Excerpt: As the manhunt for the Boston bombers reached its climactic conclusion, Americans of all hues and backgrounds heaved a sigh of relief. Thank goodness it wasn't ... fill in the blank:
A white Christian from the South;
A dark-skinned Muslim foreigner;
An illegal Latino immigrant.
The marathon terrorists it turns out were of a Chechen background. Huh? Is that, like, in Czechoslovakia or something?
If many Americans had forgotten or never known where Chechnya is -- or that Czechoslovakia is now the Czech Republic -- they were not confused when it came to the Muslim connection. The mere fact that the brothers, Dzhokhar and Tamerlan Tsarnaev, were connected to Islam was sufficient for some to justify holding all Muslims in suspicion.
The relief, meanwhile, was that "our" demographic group wouldn't this time be blamed. Even darker-skinned Muslims, familiar with group demonization following 9/11, reportedly were relieved.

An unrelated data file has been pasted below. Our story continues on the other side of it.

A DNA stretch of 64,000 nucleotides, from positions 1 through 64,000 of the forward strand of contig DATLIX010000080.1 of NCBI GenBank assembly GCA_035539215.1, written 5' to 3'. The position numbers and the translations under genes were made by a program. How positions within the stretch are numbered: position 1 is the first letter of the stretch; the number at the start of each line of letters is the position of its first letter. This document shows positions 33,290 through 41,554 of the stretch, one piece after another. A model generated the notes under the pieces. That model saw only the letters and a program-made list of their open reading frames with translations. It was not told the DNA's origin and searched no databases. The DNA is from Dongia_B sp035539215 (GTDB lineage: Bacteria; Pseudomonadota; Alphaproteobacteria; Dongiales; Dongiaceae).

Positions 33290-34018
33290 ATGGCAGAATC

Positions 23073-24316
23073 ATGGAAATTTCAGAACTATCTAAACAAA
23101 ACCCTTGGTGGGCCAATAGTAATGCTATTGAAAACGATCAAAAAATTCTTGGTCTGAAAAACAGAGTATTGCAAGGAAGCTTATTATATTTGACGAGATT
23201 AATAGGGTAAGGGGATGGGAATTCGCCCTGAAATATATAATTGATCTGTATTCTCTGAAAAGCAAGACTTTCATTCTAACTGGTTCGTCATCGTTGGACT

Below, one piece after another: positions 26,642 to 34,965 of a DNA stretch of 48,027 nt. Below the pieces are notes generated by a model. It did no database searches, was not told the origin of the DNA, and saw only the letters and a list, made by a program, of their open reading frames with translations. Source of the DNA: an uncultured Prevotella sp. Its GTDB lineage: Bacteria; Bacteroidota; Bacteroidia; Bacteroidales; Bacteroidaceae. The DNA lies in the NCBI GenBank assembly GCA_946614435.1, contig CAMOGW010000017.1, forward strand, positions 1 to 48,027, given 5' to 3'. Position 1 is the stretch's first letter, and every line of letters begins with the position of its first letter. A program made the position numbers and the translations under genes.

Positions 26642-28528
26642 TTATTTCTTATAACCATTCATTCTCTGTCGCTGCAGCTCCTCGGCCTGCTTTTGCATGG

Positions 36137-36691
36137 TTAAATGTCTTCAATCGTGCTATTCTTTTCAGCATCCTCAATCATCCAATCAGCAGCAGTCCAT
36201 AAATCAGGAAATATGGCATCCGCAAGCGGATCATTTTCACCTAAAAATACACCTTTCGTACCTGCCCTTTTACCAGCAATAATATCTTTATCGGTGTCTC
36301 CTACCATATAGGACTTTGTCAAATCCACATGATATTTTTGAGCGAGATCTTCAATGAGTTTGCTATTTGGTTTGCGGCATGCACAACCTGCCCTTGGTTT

As police pursued the bombers, a friend asked me which I would prefer: A domestic or foreign terrorist? Putting aside the unfortunate nature of the question (obviously one prefers neither), I answered foreign, explaining: "Foreign enemies unite us; domestic enemies further divide us."
This blurted observation has been proved true enough times in the past to qualify as a reasonably defensible proposition. But even domestic terror now divides us. Us-Them has become far more complicated as we have become far more diverse. The Tsarnaev brothers have shuffled our templates into something that eludes easy characterization and denies us the unifying enemy that at least provides a sense of something that can be fixed.